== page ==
Are you doing this simple thing to help think “Big Picture”?
Posted by Plish on May 12, 2016
We’ve all done it. We forward reams of information to people in preparation for a meeting. It’s convenient and it saves trees. But there’s a problem. We may be unwittingly influencing how the reader thinks about the information.
Researchers have found that how we consume information determines how we think. In short, when we view information in a digital format, we tend to hone in on details and think more concretely.
On the other hand, when we consume the same information in an analog fashion (on paper), we have a tendency to think much more abstractly and ‘big picture ‘.
Now, when CEOs were asked what the most important leadership quality is, the majority cited creativity. The second quality -integrity, and third, global thinking. Those are all pretty abstract concepts. Yet, we are consuming so much of our information digitally and accidentally narrowing our thought processes.
So what’s the one thing we should do to make sure we look at the big picture?
Think about why we’re reading what we’re reading.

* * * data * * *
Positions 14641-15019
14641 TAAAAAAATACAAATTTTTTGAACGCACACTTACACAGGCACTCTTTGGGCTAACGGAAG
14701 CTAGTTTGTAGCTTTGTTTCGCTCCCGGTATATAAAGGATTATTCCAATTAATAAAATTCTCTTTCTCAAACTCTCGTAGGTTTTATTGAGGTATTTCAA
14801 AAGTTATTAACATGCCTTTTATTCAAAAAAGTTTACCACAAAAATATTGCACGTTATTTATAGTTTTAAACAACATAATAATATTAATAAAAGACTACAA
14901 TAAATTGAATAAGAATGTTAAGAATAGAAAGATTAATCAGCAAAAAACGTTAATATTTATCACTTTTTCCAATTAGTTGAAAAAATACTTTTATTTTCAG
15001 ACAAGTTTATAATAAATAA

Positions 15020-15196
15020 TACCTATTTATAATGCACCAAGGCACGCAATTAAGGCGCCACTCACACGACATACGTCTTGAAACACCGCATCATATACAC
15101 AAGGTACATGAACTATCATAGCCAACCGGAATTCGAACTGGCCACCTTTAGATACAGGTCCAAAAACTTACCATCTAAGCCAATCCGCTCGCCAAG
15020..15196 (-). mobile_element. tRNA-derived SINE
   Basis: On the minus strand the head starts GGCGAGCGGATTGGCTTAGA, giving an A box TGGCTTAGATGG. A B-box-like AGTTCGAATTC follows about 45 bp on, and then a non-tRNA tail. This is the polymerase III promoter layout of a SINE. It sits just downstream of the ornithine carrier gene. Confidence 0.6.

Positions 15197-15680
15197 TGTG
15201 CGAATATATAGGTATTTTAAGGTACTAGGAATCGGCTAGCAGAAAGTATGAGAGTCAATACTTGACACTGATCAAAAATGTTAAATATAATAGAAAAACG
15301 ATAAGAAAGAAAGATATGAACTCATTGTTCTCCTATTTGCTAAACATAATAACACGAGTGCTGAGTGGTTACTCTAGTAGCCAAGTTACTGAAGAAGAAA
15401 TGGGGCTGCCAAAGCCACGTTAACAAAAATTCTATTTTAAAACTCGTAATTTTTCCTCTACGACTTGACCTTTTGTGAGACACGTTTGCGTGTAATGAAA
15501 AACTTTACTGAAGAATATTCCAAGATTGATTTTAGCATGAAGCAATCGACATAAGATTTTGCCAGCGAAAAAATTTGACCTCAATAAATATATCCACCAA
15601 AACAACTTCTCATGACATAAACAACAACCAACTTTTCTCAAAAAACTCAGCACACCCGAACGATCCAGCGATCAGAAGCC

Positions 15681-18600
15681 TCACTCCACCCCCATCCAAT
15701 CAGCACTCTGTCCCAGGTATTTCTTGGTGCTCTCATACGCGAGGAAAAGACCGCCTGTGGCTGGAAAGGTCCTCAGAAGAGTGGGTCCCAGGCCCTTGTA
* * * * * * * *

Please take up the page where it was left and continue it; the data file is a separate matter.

In other words, ask yourself if what you’re reading needs laser focused thinking or big picture, abstract thinking.
If you need to think ‘big picture’, then print out your email/presentation/document/etc. If you are totally committed to not using tree-derived paper, then you can start using tree-free papers made from alternate materials. If you don’t want to print stuff out at all, then gather information that helps establish the context of what you’re reading. Deeply understand the context before starting to read. This will help you deal with the information in a more broad-minded way.
If you’re prepping for a brainstorm, or in a brainstorm, pass things around in paper format. Make copies and circulate them around. Make it easy for people to make notations, mark things up, to encounter ideas without the borders of a screen.
If you’d like to be laser focused, if you need to understand the facts, then just read digitally.
Remember, reflect on your purpose for reading information. It’ll make you a better thinker and a better do-er.
This entry was posted on May 12, 2016 at 1:10 am and is filed under Brain Stimulation Tools, brainstorming, cognitive studies, Conveying Information, Creative Thinking Techniques, creativity, culture of innovation, Information Visualization, innovation, problem solving. Tagged: Abstract thought, Big picture, brainstorming, cognitive research, Conveying Information, creative problem solving, Creative Thinking Techniques, creativity, culture of innovation, Information Visualization, innovation, Innovation Tools, problem solving, Problem solving tools, Reading, Thinking, Workplace Creativity. You can follow any responses to this entry through the RSS 2.0 feed. You can leave a response, or trackback from your own site.